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Children in the mosque

Children in the mosque

Often elders who come in late to the mosque asks children and teens who are in the rows ahead to move to the back to make space for them. The children are often disappointed. Can you please comment?

It’s a common practice by the way and lets get to the bottom of this. In the hadith, the Prophet (peace be upon him), mentioned regarding children that they should be in the back row etc. they way he organised the rows for prayer, men, children, women and this is the way it should be but bearing in mind he educated them so that they are aware of this so when they go to the mosque they know the rules and regulations and they are familiar with this and the family, children, parents all knows this; so there’s no embarrassment because they know where they should be.

However in the context which we have now; there is widespread lack of awareness and we rarely bring our children to the mosque and they know very little. So we want them to love the mosque rather than have negative associations with it.

Reprimanding them and treating them harshly, with the stick mentality will not give them a good experience or happy memories of the mosque. It will make them hate going to the mosque because they keep being told off. They will feel they are treated as babies, when they feel they are grown up and they shouldn’t be treated in that way.

Therefore we should respect them and allow them to go to the mosque and even stand in the same row as us. We should also teach them how to behave and stick to the etiquettes of the mosque.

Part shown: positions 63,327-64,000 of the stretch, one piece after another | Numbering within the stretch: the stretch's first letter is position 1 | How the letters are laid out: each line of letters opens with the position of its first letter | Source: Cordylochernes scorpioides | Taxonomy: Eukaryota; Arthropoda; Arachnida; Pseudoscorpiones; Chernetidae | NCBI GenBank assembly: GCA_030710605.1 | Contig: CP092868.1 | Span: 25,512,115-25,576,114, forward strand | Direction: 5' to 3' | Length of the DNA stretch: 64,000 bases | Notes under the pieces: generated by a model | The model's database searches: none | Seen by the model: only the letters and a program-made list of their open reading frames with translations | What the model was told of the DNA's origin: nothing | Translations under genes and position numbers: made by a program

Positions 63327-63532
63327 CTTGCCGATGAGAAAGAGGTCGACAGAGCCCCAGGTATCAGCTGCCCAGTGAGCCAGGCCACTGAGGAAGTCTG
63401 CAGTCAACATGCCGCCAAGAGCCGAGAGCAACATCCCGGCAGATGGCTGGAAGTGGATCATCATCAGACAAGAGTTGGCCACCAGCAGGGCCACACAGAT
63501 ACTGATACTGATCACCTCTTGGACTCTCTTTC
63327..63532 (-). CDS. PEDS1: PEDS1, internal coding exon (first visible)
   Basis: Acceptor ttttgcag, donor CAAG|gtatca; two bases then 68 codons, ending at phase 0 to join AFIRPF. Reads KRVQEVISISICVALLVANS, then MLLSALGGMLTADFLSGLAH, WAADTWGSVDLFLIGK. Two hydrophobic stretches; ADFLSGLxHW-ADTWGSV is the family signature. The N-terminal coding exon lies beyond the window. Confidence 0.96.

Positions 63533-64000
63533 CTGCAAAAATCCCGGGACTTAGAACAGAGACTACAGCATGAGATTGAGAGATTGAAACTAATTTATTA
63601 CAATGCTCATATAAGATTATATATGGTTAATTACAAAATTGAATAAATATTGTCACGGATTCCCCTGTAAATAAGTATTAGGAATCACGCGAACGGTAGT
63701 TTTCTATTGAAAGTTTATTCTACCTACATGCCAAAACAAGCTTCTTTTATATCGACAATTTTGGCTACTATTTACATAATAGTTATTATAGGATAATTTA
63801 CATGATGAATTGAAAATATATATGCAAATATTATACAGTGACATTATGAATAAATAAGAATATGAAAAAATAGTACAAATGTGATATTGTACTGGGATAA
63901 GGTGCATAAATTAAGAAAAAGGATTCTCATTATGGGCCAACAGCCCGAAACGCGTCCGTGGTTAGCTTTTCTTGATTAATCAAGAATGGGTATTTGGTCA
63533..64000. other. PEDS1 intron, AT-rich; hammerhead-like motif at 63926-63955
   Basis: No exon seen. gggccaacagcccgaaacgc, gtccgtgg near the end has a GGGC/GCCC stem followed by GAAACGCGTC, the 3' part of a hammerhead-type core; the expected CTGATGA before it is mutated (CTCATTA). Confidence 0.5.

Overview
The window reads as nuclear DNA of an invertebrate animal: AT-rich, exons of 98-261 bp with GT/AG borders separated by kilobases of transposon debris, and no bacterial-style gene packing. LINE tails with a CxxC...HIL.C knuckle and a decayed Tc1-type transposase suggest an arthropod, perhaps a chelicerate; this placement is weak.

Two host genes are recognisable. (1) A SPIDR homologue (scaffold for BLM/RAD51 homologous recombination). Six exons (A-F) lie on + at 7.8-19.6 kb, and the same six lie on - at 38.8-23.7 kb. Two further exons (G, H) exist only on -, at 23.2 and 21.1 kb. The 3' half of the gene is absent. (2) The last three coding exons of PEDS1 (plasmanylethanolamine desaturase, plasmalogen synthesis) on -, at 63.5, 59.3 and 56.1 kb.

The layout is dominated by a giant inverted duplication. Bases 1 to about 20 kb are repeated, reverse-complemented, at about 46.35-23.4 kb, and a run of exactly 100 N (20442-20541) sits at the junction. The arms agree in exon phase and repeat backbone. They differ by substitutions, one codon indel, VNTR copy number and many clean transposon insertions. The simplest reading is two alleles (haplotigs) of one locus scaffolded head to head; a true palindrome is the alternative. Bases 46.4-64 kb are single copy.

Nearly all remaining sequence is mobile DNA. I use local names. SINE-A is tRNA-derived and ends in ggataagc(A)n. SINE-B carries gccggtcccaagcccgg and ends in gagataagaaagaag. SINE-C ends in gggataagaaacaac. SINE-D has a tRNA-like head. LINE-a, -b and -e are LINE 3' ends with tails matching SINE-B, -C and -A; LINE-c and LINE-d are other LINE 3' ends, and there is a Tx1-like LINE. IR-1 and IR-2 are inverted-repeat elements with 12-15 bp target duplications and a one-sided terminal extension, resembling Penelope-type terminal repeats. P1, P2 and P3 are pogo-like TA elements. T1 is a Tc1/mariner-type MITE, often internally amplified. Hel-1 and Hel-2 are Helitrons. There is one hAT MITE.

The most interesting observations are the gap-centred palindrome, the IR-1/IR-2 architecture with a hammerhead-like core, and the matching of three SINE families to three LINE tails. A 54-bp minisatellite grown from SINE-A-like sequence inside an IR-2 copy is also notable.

Teach children the etiquettes of the mosque

You might have a very young children coming to the mosque, playing and even running around and they will be put off if they are shouted at. You should, of course teach and train your children not to cause disturbance for those around them, but teach them gently, so they do not get bad experience.

Accommodate young children in the mosque

I have seen Turkish mosques, where they have a a crèche for the children at the back with toys where they can play. Whilst the salah is taking place they are playing in the back and laughing without causing too much noise and disturbance but they love the mosque. We should also create this space for children in the mosque suitable for our times, space, community etc.

Shaykh Haytham Tamim – Sunday Hadith Class

Transcribed by Rose Roslan

From the collection of hadith in Ibn Hajar al Asaqalani’s Bulugh al Maram. Taken from the last chapter in his book, which is Kitab al Jami (The Comprehensive Book), which is a collection of etiquettes.

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Shaykh Haytham Tamim is the founder and main teacher of the Utrujj Foundation. He has provided a leading vision for Islamic learning in the UK, which has influenced the way Islamic knowledge is disseminated. He has orchestrated the design and delivery of over 200 unique courses since Utrujj started in 2001. His extensive expertise spans over 30 years across the main Islamic jurisprudence schools of thought. He has studied with some of the foremost scholars in their expertise; he holds some of the highest Ijazahs (certificates) in Quran, Hadith (the Prophetic traditions) and Fiqh (Islamic rulings). His own gift for teaching was evident when he gave his first sermon to a large audience at the age of 17 and went on to serve as a senior lecturer of Islamic transactions and comparative jurisprudence at the Islamic University of Beirut (Shariah College). He has continued to teach; travelling around the UK, Europe and wider afield, and won the 2015 BISCA award (British Imams & Scholars Contributions & Achievements Awards) for Outstanding Contribution to Education and Teaching.

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